You may have heard about Moleskine, the Italian manufacturer of luxury notebooks. Moleskine notebooks are very popular because of their sleek design, high quality materials, and traditional ivory-colored paper. The notebooks also come with a ribbon bookmark, an elastic-band to keep them closed, and a pocket inside the rare cover. The brand is popular worldwide, with entire communities of enthusiast who write, sketch, paint and draw in Moleskine notebooks, and share images with each other through social networks. So yeah, they are well-liked. 🙂
A few years ago Moleskine introduced a line of LEGO themed notebooks and planners. They came with a black cover with a color image of a minifig or LEGO bricks, and even an embedded plate that you could build on. These notebooks were fun and whimsical, yet carried the air of sophistication and high quality that characterizes both LEGO and Moleskine products. The brands were a perfect match, and the notebooks became very popular.
Later Moleskine released a second generation of LEGO notebooks with more color options and cover designs. See first and sedond image, and here are the details: The Moleskine Limited Edition LEGO pocket notebook is a celebration of one of the biggest toy and entertainment brands in the world – loved by adults and children alike. Featuring a hard cover with themed graphics and details, ribbon bookmark and elastic enclosure to keep everything secured, this special notebook also comes with limited edition stickers and a real LEGO plate.
The second generation LEGO Moleskine notebooks come in four colors, two sizes, and either plain or lined. The larger size is 5.1 x 8.2 inches and comes with 240 pages. The pocket size is 5.5. x 3.5 inches and comes with 192 pages. The white cover notebook is large and ruled. The blue cover notebook is large and plain. The red cover notebook is small and ruled. And the black cover notebook is small and plain. They all come with stickers and an inserted plate at the front (the small ones have a 2×4 stud plate and the large ones a 4×4 stud plate).
Both the first and second generation LEGO Moleskine notebooks are available at various retailer, and you can also get them on Amazon. They are not cheap; run between $10-$20 depending on the size and availability, but these are luxury notebooks and in my opinion totally worth it. People love to receive them as gifts, and of course you can also get them for yourself. You can find them on Amazon at the following link: LEGO MOLESKINE NOTEBOOKS ON AMAZON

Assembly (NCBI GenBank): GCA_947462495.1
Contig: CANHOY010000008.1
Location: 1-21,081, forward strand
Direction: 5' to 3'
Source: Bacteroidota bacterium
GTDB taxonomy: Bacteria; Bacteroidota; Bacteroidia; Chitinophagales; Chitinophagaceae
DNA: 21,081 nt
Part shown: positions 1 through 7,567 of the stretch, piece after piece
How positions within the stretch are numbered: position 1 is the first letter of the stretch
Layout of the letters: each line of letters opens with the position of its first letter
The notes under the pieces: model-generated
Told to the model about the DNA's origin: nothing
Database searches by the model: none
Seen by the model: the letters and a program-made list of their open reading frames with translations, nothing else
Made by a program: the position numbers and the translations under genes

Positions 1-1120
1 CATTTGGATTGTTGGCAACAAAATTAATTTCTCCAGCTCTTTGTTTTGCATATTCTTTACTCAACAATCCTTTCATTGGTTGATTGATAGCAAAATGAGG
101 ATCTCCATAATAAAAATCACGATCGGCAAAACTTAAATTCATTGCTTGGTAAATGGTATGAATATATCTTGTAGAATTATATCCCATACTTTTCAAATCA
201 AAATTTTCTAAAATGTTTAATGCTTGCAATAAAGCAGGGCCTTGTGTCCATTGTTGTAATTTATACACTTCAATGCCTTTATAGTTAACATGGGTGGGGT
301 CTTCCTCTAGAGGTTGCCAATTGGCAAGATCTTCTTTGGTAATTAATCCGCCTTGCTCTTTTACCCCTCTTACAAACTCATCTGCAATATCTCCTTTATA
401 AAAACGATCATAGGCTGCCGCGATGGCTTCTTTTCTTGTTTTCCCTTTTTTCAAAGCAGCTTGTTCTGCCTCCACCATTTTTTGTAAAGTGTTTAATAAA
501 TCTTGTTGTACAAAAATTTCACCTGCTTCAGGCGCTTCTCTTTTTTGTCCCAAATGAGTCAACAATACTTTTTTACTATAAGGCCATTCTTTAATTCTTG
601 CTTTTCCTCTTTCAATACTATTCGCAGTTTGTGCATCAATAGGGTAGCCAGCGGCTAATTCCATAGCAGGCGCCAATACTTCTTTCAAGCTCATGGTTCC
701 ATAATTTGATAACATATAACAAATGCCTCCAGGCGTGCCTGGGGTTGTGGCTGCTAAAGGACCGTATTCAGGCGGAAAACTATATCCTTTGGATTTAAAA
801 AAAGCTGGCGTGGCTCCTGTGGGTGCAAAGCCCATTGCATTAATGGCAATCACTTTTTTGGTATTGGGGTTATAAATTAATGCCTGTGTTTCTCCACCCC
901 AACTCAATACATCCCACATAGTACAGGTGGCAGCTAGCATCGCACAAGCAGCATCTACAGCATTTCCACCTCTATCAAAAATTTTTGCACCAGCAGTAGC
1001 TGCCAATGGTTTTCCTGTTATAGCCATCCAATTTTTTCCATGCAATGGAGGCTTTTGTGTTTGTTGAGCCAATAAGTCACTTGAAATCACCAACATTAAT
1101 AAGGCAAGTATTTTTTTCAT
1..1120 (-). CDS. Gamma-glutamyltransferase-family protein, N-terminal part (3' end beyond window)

So what do you think? How do you like these LEGO notebooks? Are you planning to get one? Or do you have them already? If you do, feel free to share your own review in the comment section below! 😉
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I use this style of notebook all the time for jotting down lego ideas/inspiration and first sketches of layouts etc. I do go through 8-10 a year mind you so I tend to buy cheaper ones myself (there is a shop called Tiger here in the UK that sell pocket sized bamboo notebooks almost identical to these for about $1.50) but I’ve been given a number of these as gifts over the last 2-3 years. They are lovely.
Nice! That’s a lot of notebooks a year! I tend to scribble on pieces of paper, but the downside is that they are easy to loose. I do have two LEGO notebooks and should used them more often. 😀
It is a lot of notebooks but I work better off paper than trying to use pinterest or bookmarks for inspiration. Sadly 90% of my lego is in the loft for now so I’m down to ideas and plans until I have the space or time to actually build them. It is a poor substitute to actually building but it keeps me going for now.
I also prefer paper for doodling and planning. I’m just not as organized as you as far as keeping it all in one place. I also have a “greeble box” – a storage-box of small pieces all in the same color – which is great for working out details and building techniques. Easy to keep it at my desk or carry around. 🙂
You need to save the Lego brick even when you’ve finished the notebook, though. It’s complicated…
I wouldn’t ever throw away such nice notebooks. They are for forever, so no need to take out the brick. 😉
Also: If you’re that hard up for a brick, you’re doing it wrong.
You can’t throw away Lego, even if you have to throw away your collection of sordid state secrets!
Talking like a true LEGO fan… 😀
I probably shouldn’t mention that I ended up binning 7kg of lego last summer when I moved house then! It was all scratched/damaged/discoloured pieces but even so it nearly broke me….
Yeah, that’s sad… there are people who like those pieces though, for battle damaged MOCs and such. I have sold or given away quite a bit of damaged LEGO in the past. You can just put up an add at your local Craigslist; “free damaged LEGO to a good home”. People are very creative. 🙂
I couldn’t shift it, even on ebay 🙁
Craigslist is better for stuff like that because someone can just pick it up locally, which means very little effort to both you and the person picking it up. You might consider trying it out next time. 🙂
My friend told me that some guys used discolored pieces for dilapidated buildings or for gradients… Seems a complex building task, but artists gonna suffer anyway…
Yep, there are some great MOCs with old, discolored and beat-up pieces, most in the post-apoc genre. LOL! Sounds like you don’t have a very high opinion of artists. 🙄